Rutgers University traditions

Rutgers University Traditions

Rutgers University traditions

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As one of the first nine colleges founded in the United States of America—founded as Queen's College in 1766 (a decade before the country's independence from Great Britain)—Rutgers, The State University of New Jersey has two-and-a-half centuries of tradition and heritage.

School spirit



Colors, mottos and mascots

Rutgers University's only school color is scarlet. Initially, students sought to make orange the school color, citing Rutgers' Dutch heritage and in reference to the Prince of Orange. The Rutgers student publication "Targum" (which would go on to become the Daily Targum) first proposed that scarlet be adopted in May 1869, claiming that it was a striking color and because scarlet ribbon was easily obtained. During the first intercollegiate football game with Princeton on 6 November 1869, the players from Rutgers wore scarlet-colored turbans and handkerchiefs to distinguish them as a team from the Princeton players. The Board of Trustees officially made scarlet the school color in 1900.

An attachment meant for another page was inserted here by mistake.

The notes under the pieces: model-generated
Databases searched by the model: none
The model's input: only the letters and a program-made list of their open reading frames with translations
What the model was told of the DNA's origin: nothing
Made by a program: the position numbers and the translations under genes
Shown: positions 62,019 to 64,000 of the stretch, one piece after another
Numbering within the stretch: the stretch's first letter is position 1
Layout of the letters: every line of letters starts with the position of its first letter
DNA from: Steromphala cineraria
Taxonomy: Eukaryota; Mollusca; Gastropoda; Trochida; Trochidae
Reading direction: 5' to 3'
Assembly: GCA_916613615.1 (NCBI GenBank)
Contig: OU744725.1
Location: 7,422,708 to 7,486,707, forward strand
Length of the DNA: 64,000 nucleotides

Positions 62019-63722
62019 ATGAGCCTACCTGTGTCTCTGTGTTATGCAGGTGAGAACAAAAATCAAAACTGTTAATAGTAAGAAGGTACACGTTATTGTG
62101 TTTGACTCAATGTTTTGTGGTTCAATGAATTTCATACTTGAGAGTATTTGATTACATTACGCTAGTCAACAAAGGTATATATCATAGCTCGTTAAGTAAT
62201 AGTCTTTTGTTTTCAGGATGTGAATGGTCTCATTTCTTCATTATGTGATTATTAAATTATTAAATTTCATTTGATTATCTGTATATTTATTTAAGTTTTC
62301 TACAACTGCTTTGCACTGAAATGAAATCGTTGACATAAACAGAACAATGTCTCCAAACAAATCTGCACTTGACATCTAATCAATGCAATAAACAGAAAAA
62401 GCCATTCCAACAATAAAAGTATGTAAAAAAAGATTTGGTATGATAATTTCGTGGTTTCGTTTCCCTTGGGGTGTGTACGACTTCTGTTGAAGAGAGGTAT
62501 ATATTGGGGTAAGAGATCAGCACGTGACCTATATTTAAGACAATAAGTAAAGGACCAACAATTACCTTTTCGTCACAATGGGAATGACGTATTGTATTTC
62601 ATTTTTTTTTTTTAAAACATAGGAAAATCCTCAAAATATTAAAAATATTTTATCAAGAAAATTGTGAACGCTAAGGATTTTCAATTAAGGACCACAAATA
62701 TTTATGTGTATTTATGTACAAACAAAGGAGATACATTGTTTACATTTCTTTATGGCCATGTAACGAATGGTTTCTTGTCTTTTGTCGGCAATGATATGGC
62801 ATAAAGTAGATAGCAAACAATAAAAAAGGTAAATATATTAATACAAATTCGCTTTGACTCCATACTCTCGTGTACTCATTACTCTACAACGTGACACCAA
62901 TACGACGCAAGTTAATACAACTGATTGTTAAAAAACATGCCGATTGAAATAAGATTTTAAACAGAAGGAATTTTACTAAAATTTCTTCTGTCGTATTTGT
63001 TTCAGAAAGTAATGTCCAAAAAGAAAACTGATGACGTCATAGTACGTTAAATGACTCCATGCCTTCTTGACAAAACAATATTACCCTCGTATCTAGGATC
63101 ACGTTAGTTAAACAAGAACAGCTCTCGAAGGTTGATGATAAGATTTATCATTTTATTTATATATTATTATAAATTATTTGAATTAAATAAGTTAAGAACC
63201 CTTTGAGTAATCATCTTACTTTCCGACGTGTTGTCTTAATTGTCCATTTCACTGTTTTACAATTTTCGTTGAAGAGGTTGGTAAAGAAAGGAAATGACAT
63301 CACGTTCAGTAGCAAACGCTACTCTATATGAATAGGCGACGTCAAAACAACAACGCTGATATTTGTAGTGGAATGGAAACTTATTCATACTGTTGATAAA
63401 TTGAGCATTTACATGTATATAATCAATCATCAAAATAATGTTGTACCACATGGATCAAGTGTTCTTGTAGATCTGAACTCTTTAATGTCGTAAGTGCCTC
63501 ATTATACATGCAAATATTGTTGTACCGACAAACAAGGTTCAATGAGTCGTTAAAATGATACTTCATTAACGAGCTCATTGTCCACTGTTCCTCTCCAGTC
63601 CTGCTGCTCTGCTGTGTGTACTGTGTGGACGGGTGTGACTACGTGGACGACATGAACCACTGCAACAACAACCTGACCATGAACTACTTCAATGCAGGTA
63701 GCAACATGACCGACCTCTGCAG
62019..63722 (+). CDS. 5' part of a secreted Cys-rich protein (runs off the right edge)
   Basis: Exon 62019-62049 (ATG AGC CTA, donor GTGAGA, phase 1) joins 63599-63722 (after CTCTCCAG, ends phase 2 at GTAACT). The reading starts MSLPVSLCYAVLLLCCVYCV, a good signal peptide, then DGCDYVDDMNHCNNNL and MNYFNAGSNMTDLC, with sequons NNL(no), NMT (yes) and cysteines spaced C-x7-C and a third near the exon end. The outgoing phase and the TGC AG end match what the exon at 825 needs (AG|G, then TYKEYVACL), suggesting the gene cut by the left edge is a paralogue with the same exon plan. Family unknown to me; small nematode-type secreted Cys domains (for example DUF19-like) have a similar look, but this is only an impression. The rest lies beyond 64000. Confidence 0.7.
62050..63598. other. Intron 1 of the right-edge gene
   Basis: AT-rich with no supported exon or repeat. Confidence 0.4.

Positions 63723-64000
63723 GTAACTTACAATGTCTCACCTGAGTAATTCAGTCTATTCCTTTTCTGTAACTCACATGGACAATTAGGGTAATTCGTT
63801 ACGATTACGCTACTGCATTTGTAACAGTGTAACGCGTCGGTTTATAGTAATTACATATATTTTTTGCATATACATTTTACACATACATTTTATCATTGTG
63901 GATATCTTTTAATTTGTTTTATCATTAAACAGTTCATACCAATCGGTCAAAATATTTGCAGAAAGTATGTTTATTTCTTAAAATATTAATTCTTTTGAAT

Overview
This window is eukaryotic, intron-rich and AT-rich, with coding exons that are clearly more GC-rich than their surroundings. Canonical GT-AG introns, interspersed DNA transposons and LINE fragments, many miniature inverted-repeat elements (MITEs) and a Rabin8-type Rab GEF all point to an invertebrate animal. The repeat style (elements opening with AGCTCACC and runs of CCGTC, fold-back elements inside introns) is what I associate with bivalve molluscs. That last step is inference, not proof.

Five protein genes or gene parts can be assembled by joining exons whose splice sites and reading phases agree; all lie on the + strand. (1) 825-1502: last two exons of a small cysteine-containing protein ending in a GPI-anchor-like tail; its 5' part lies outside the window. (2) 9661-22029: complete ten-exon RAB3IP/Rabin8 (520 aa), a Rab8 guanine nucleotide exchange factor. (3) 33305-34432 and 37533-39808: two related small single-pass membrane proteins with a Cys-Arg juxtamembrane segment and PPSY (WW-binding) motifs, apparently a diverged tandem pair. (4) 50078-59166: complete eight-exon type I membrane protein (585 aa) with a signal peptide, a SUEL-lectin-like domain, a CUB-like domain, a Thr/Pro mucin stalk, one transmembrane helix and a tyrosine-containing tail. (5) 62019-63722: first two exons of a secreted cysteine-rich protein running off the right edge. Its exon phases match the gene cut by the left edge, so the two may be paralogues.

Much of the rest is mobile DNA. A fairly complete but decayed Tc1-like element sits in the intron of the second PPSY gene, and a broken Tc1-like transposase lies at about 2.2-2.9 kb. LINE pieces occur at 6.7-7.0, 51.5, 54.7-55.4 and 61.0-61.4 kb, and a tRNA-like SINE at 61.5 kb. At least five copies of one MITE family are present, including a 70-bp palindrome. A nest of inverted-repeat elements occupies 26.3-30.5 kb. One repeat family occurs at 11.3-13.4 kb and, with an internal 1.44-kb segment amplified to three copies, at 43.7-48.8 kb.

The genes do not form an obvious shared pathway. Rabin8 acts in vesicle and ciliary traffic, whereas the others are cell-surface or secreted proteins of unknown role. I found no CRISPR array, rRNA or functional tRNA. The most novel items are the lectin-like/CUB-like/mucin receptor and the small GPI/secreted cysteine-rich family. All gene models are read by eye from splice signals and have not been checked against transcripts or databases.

In its early days, Rutgers athletes were known informally as "The Scarlet" in reference to the school color, or as "Queensmen" in reference to the institution's first name, Queen's College. In 1925, the mascot was changed to Chanticleer, a fighting rooster from the medieval fable Reynard the Fox (Le Roman de Renart)...
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